A Big Salad+Corn on the Cob=Dinner (Really.)

Wednesday, September 21, 2011

Salad: It’s Not Just a Side 

Why is your salad always a secondary role? Or, worse yet, never even cast in your dinner repertoire? (Sigh. More theater references. Sorry, occupational hazard.)

A gorgeous summer supper. And the corn was sooooooo sweet that I needed to include all the extra oooooos.

To me, salad often IS dinner, and a delightful one at that. I really do love to cook – and eat! – elaborate meals, and I write many a blog entry about such dishes. Truth be told, though, having a “big salad” with all kinds of veggies and other fixins’ for dinner is pretty common for me, often paired with corn on the cob during the warm summer months. Or, if I’m missing summer-y sweet corn I’ll add a handful of corn kernels to top my salad for a sweet complement.

While the meals I blog about range in complexity – see, for example, my posts on lobster bisquePad Thai, or fajitas – I’d like to encourage you to give eating a “big salad” for dinner a shot, because it just may become a regular go-to meal for you that’s quick, nutritious, and delicious.

Um, Why Should I Do That Now?

A plant-based diet is key to health for so many reasons, I really don’t even know where to begin. Let’s keep things somewhat simple for now: a mixed vegetable salad packs an incredible nutritional punch, rich in fiber, vitamins, and minerals and all sorts of bioactive components, some of which we don’t even know about yet. Vegetables are in fact the most nutrient dense foods you can eat, and the more colorful and diverse veggies you add, the more nutrients, taste, and textures you get. A salad also tends to be lower in calories than lots of other choices you might make for dinner, so that’s really helpful if you are either trying to lose weight or maintain a healthy weight. (More on weight here.) One night’s salad included arugula, spinach, red leaf lettuce, radishes, assorted cherry tomatoes, red pepper, orange and purple carrots, legume sprouts, garbanzo beans, red onion, and olives. Think tons of colorful veggies piled high over a bed of leafy, tender greens, with two ears of sweet summer corn on the side. The one pictured here included mixed farmers’ market greens, pickled beets, garbanzo beans, scallions, pistachios, and gorgonzola. (Cheese is optional, of course). Here’s another delightful photo,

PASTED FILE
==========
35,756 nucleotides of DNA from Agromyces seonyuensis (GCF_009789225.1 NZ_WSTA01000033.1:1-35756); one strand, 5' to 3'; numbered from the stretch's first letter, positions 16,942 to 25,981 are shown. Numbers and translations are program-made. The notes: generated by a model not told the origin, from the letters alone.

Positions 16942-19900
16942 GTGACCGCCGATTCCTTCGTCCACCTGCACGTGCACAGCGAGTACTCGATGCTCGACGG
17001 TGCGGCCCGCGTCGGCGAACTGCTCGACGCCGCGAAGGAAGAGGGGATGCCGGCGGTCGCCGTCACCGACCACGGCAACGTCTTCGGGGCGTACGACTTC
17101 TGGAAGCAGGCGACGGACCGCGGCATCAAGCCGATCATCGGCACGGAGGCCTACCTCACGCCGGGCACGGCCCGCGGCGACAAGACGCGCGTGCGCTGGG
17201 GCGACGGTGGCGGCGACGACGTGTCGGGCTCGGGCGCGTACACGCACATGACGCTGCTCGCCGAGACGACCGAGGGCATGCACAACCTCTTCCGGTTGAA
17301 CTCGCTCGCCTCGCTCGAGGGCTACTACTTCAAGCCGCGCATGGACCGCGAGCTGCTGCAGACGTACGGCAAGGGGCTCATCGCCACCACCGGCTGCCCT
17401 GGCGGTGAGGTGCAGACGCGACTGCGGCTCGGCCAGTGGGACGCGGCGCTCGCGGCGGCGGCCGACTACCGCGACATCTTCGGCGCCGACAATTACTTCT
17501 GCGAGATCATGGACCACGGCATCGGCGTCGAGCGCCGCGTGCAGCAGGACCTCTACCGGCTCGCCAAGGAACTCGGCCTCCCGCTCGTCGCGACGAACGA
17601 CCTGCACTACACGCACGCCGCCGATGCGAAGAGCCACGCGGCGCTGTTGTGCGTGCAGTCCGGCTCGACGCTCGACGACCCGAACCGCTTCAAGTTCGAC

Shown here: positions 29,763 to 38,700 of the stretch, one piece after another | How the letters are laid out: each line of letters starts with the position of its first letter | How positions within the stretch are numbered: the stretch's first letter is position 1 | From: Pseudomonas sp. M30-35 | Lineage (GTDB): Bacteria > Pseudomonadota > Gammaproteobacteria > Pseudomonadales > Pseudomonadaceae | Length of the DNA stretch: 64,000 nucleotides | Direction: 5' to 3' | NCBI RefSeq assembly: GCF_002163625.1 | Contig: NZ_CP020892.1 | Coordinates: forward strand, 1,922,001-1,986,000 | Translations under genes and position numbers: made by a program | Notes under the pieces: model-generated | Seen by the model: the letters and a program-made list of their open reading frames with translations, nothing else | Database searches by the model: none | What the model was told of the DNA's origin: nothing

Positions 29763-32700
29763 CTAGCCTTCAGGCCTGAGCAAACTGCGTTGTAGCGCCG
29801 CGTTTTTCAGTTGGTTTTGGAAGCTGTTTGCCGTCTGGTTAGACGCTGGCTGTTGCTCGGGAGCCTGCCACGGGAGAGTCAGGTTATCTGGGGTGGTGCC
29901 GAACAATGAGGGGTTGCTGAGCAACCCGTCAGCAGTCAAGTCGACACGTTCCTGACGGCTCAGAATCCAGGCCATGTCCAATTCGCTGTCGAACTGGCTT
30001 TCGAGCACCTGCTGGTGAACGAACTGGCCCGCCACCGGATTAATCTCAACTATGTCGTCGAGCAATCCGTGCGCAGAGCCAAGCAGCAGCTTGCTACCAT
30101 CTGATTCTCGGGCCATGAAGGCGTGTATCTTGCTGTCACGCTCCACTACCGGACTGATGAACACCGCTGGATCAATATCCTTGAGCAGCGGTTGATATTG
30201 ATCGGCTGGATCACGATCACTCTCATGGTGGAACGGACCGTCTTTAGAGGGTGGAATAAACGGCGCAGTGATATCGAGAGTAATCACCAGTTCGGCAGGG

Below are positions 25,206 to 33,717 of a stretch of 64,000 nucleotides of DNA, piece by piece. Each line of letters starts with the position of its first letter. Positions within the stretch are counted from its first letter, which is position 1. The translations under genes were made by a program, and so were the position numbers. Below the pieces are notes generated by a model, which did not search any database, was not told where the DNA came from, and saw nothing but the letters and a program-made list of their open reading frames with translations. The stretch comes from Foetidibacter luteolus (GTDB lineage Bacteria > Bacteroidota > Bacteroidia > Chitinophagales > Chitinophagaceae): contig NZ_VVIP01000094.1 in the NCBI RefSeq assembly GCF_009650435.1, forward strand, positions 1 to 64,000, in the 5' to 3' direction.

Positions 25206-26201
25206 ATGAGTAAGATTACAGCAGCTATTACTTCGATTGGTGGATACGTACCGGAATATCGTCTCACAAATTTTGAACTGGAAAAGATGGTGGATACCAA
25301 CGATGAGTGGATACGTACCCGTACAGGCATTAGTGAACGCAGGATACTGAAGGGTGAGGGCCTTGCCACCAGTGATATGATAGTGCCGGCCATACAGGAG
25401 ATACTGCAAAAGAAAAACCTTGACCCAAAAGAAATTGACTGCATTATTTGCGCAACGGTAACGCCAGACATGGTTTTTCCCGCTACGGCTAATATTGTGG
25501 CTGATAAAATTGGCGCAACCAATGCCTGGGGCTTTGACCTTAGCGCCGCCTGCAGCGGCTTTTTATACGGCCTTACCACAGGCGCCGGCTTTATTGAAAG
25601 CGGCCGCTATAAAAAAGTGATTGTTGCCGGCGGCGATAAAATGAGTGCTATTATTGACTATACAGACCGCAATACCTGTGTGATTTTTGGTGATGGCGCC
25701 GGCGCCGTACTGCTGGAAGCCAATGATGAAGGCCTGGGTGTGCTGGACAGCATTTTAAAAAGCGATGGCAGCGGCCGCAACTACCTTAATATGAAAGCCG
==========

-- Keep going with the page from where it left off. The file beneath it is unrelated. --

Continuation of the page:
And what of dressing, you ask? I’ll save that post for another time, as this piece became kind of long and I want to get back to my corn and tomato theme this week. Suffice to say that you can never go wrong with heart-healthy olive oil and vinegar.

The point today is that you might be surprised just how filling a big salad can be, especially if a lean protein and/or legumes are added (in this case, chick peas, aka garbanzo beans). Protein is the most satiating of the macronutrients (the other two being fat and carbohydrate, in that order of satiating capacity) so including some with any meal you have will contribute to feeling sated. Also, the fiber in vegetables helps us feel full because it slows down the emptying of our stomach contents and the absorption of nutrients. For more ideas on boosting the nutrition and satiating power of your salad, click here.

Salad? Seriously? I’m Still Hungry Just Thinking About It

Let’s say you give this a shot and still find yourself hungry. I hear you. Let’s discuss.